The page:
Multimedia

Feb 22016

Airing the economic harm of sexual harassment, Egypt journalist honored

Five Mideast journalists win latest round of “Digital Gateway” program

By Daniel Lynx Bernard

The International Center for Journalists has honored five journalists from the Middle East and North Africa for excellence in using digital technology for public-service journalism. The honorees under the program “Building a Digital Gateway to Better Lives” used multimedia on the web to examine sexual harassment in Egypt, illegal drugs in Lebanon and the Gaza Strip, the sterilization of mentally disabled girls in Jordan, and the growing water crisis in Yemen.

Program: 

Amr Eleraqi of Egypt is a senior editor with MBC television and co-founder of the Free Media Center. Photo by Safie Eddeen Atef

Amr Eleraqi of Egypt is a senior editor with MBC television and co-founder of the Free Media Center. Photo by Safie Eddeen Atef

South and Central Asia Digital Media Co-Op

The deadline for applying to this program has passed.

In the spring of 2016 the International Center for Journalists (ICFJ) implemented a program for South and Central Asia journalists that aimed to build bridges between South and Central Asia and U.S. media outlets. The opportunity exposed participating journalists to professional counterparts and practices in the United States and advance storytelling techniques rooted in social media, enabling journalists to produce work that engages youth in their countries.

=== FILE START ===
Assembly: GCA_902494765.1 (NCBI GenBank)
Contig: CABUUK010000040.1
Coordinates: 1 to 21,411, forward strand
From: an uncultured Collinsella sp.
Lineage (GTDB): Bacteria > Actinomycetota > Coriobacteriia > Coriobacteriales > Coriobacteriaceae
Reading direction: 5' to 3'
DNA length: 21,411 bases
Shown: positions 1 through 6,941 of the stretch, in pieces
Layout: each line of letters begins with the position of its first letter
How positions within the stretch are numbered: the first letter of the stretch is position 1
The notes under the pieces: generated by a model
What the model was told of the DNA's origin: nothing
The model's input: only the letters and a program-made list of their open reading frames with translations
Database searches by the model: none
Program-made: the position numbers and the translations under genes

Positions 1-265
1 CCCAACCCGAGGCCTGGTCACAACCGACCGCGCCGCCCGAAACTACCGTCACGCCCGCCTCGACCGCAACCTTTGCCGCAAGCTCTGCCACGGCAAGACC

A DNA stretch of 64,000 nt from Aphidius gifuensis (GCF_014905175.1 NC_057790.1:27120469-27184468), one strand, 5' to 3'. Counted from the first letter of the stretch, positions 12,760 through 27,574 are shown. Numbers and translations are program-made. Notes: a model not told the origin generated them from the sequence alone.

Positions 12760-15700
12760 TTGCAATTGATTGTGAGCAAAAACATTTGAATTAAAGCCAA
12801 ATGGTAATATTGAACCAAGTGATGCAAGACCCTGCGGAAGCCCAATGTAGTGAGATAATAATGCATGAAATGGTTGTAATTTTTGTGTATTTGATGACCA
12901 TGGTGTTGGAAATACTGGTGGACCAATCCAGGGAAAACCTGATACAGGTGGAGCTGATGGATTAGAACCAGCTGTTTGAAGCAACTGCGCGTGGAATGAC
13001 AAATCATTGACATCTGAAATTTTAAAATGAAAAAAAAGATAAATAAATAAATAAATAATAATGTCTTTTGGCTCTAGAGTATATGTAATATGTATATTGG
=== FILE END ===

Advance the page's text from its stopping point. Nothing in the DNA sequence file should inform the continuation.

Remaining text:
Jorge Ramos, a leading newscaster for media giant Univision, is known for tough interviews that have helped push issues of concern to Latino Americans to the top of the U.S. political agenda. He made headlines this summer when he confronted presidential candidate Donald Trump over immigration.

Lynsey Addario is an award-winning American photojournalist whose searing images of refugees and life in the midst of conflict have helped put a human face on war. Her photographs from Afghanistan to Iraq to South Sudan have appeared regularly in The New York Times, National Geographic and Time Magazine. Last year, American Photo Magazine named her one of the five most influential photographers of the past 25 years.

Yoani Sánchez is a trailblazing Cuban blogger and founder of the country’s first independent daily digital news service. She has overcome censorship, arrests and poor Internet access to give the world a rare glimpse of daily life under Cuba’s communist regime and to open the door for other independent voices.

On assignment for Time magazine, photojournalist Brooks Kraft captured the unforeseen rain that inundated a 2012 re-election rally for President Obama in Virginia. Kraft won the White House News Photographer's Association Political Photo of the Year Award for his photo of the rain-soaked, but resilient president. Following the photo's acclaim, Time produced this short video of Kraft's work at the rally. The photo is one of the 16 amazing photographs in ICFJ’s 2015 Photo Auction.

Aug 122015

New Report Praises ICFJ Knight Fellow’s Environmental Journalism Projects

A new report by the Center for International Media Assistance (CIMA) highlights former ICFJ Knight Fellow Gustavo Faleiros’ contributions to the critically important field of environmental journalism.

Though experts predict climate change will have a growing impact on the global economy in decades to come, the report points out that media worldwide largely neglect to educate the public about its consequences.